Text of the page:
Matt Hancock says the ‘thousands suffering long Covid’ proves the coronavirus can ‘strike us all’

Health Secretary Matt Hancock has warned the ‘many thousands of people suffering from long Covid’ highlights how the virus does not just prey on the elderly. 

As many as 60,000 people of all ages in the UK are thought to be suffering from long-lasting effects of coronavirus, which linger after the original illness has cleared up.

Speaking at the Downing Street briefing this evening, Mr Hancock said it demonstrated how the ‘virus can strike us all, and we must all do our bit to strike back.’

He said even the young and healthy are suffering symptoms months after their coronavirus illness. These include fatigue, breathlessness and brain problems. 

Mr Hancock confirmed at least 43 NHS mini-hospitals are to be established in England to help those suffering from long Covid.

The centres will offer support to as many as 500,000 people thought to be suffering prolonged effects of the virus, including breathlessness, fatigue and anxiety. He said up to 40 of them will open next month,

Matt Hancock said the ‘many thousands of people suffering from long Covid’ shows the virus can ‘strike us all’

Ten sites are already earmarked for the Midlands, seven in the North East, six each in the East of England, South West and South East, five in London and three in the North West.

A person will need a referral from a GP or other healthcare professional to access the service. 

About five per cent of those who get coronavirus experience symptoms that last for 12 weeks or more, according to research by King’s College London. It is double that for those under the age of 50.

More than two-thirds of those hospitalised because of the virus suffer from debilitating symptoms more than seven weeks after being discharged, a study in the medical journal Thorax reported.

Mr Hancock said: ‘[The] threat is not just to the oldest and most vulnerable, but of anyone of any age from any background.


Covid-19 is described as a short-term illness caused by infection with the novel SARS-CoV-2 coronavirus. Public health officials tend to say people will recover within two weeks or so. 

However it’s become increasingly clear that this is not the case for everyone, and that the two-week period is only the ‘acute illness’ phase.

The North Bristol NHS Trust’s Discover project, which is studying the longer-term effects of coronavirus, found that out of a total of 110 patients given a three-month check up, most (74 per cent) had at least one persistent symptom after twelve weeks. The most common were:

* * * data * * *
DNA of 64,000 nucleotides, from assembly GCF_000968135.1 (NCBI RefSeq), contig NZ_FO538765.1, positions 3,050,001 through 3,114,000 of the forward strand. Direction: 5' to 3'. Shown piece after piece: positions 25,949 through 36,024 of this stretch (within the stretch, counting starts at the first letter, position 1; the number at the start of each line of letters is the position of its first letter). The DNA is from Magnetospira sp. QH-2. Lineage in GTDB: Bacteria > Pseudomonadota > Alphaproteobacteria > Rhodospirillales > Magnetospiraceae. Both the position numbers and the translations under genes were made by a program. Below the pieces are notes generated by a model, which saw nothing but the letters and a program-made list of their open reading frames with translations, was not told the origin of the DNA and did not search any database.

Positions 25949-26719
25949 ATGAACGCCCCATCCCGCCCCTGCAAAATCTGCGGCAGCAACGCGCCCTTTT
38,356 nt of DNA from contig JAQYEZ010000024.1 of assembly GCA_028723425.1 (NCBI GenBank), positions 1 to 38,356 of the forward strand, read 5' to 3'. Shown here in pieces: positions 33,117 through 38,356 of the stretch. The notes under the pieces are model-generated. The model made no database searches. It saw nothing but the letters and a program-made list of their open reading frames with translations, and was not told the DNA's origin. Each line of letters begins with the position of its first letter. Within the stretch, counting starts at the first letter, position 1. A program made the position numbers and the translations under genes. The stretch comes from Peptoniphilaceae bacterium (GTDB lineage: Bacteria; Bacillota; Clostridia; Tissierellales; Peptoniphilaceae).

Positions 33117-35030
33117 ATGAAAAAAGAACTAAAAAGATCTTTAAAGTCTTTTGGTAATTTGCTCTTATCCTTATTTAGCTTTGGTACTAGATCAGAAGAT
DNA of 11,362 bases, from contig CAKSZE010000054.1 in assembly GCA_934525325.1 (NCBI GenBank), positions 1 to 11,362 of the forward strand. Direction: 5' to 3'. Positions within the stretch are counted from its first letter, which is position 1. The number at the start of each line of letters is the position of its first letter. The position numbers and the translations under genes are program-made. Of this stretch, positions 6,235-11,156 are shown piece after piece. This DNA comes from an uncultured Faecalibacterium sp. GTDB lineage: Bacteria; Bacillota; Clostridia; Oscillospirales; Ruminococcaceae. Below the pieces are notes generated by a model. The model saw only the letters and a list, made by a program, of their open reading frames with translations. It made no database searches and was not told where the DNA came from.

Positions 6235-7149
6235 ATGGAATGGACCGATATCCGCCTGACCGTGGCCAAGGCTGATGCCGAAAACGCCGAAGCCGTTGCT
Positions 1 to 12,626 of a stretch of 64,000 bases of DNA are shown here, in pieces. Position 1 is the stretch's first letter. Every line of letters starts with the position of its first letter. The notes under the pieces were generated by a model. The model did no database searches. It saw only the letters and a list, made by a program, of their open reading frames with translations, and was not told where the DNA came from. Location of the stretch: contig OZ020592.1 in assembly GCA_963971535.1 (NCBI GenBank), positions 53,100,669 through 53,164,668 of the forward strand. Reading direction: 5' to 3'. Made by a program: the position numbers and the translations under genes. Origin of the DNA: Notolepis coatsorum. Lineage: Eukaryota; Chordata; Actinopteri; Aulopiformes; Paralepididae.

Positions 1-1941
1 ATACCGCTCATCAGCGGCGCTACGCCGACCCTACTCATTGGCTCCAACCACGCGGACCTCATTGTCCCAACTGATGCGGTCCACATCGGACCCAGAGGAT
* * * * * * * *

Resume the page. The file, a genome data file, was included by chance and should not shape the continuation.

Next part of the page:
Excessive fatigue: 39%Breathlessness: 39%Insomnia: 24%  Muscle pain: 23%Chest pain: 13%Cough: 12%Loss of smell: 12%Headache, fever, joint pain and diarrhoea: Each less than 10% 

Other long term symptoms that have been reported by Covid-19 survivors, both suspected and confirmed, anecdotally, include hearing problems, ‘brain fog’, memory loss, lack of concentration, mental health problems and hair loss.

The impact of Long Covid on people who had mild illness have not been studied in depth yet.  

Data from the King’s College London symptom tracking app shows that up to 500,000 people in the UK are currently suffering from the long-term effects of Covid-19.

In October, scientists claimed Long Covid could actually be split into four different syndromes.  

Academics at the National Institute for Health Research — headed up by Professor Chris Whitty — were asked to review the limited evidence on long Covid to help both patients and doctors understand the ‘phenomenon’. 

Their findings warned that even children can suffer and it can’t be assumed that people who are at lower risk of severe illness and death from Covid-19 are also at low risk of lasting side effects.

Doctors cautioned some mental health problems such as anxiety and depression in ‘long-haulers’, as they are known, could be down to lockdowns, as opposed to the virus itself. 

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